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Friday, January 16, 2015, 10:32

Close to the bone

By KARL WILSON in Sydney
Close to the bone
Len Chandler, 71, has recovered after receiving a 3D-printed replica heel, which saved his leg from amputation after he contracted cancer in his heel bone. Inset: A titanium heel which was created using 3D printing technology. (PHOTOS PROVIDED TO CHINA DAILY ASIA WEEKLY)

When Len Chandler was told he had cancer in the heel bone of his right foot, he was facing the grim prospect of losing his leg from the knee down.

But Peter Choong, who is director of orthopedics at St Vincent’s Hospital in Melbourne among many other titles, was not so sure that 71-year-old Chandler needed to lose his leg.

One of the leaders in his field, Choong recalled an article he had read about work being done at the Commonwealth Scientific and Industrial Research Organization (CSIRO), Australia’s national science agency. What had caught his eye was the CSIRO’s work on the production of an orthotic horseshoe using 3D print technology.

He contacted John Barnes, a project director for high-performance metals at the CSIRO, to see if he could help produce a titanium implant, or, more specifically, a titanium heel using 3D printing technology.

“We were working with a biotech company, Anatomics, on metallic implant technology when Peter rang me,” Barnes says. “It was a challenge for us as we had never done anything like this before. Basically, we scanned the heel of his good foot and made a mirror image of it, then made a 3D copy of the heel in titanium. The surgeons did the rest.”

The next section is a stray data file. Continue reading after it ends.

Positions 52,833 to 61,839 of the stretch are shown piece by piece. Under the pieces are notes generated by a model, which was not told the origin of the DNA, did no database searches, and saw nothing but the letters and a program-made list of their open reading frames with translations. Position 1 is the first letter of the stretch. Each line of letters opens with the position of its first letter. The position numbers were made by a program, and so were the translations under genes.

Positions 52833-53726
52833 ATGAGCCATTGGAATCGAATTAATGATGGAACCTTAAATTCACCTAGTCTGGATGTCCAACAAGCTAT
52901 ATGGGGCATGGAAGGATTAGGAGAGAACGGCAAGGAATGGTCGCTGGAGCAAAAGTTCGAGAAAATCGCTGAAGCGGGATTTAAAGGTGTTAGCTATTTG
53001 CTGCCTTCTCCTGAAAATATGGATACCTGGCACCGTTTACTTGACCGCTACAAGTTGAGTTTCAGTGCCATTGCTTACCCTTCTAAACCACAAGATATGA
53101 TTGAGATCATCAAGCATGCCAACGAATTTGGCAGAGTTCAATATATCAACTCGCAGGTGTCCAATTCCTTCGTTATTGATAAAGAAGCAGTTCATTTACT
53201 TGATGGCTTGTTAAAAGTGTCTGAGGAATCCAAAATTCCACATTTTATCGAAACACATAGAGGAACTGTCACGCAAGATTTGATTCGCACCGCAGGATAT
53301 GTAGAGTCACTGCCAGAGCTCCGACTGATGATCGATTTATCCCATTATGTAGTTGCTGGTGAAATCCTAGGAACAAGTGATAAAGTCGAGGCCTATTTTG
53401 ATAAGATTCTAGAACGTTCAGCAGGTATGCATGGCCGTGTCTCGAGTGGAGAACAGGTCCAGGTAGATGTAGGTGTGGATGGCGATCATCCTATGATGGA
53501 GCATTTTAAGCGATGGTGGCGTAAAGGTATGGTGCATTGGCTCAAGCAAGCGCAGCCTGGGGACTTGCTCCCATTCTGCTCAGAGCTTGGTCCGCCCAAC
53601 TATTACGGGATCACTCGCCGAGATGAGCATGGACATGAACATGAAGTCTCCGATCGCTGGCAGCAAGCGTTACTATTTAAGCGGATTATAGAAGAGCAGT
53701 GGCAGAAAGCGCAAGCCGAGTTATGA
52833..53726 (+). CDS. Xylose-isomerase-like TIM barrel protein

Barnes says there were a number of risks: Would the implant take the weight and would it wear down over time?

But the operation took place in October and today Chandler is doing better than expected and is well on the road to a full recovery.

A spokeswoman for St Vincent’s tells China Daily Asia Weekly: “Mr Chandler is walking around at home without the use of his crutches but is still undergoing physiotherapy. He is doing well and feels great.”

At the time, Choong said: “It was a risk, but it was a risk we both (Chandler) were prepared to take.”

In an interview with the broadcaster ABC, Choong explained that medical procedures using 3D technology could be tailored to patients’ individual requirements.

“Take orthopedics for example... You can get bones from the bone bank, which is other people’s bones, but sometimes this causes reactions or infections,” he said. “What this technique does is make it very patient-specific so you can build something to exactly match the defected part, and it does not carry the risk of transmissible disease.”

Last year, doctors at Peking University Third Hospital successfully implanted the first ever 3D-printed section of vertebra into the spine of a 12-year-old boy.

The boy had developed a malignant tumor on his spinal cord and some of his bones needed to be removed. So, during spinal cord surgery that lasted many hours, surgeons at the hospital replaced part of the cancerous vertebra in his neck with the implant.

The surgeons did not need to use cement or screws to hold it in place, as they do with traditionally manufactured implants. Instead, they made tiny holes in the implant so that surrounding bones can grow into the print and secure it in its spot.

At the University of Sydney, scientists have developed a new material that will revolutionize the way broken bones are fixed, using 3D print technology to make a perfect copy of the broken bone.

Hala Zreiqat, a professor who leads a small team at the university, has developed a unique ceramic material that acts as a scaffold on which the body can regenerate new bone, which then gradually degrades as it is replaced by natural bone.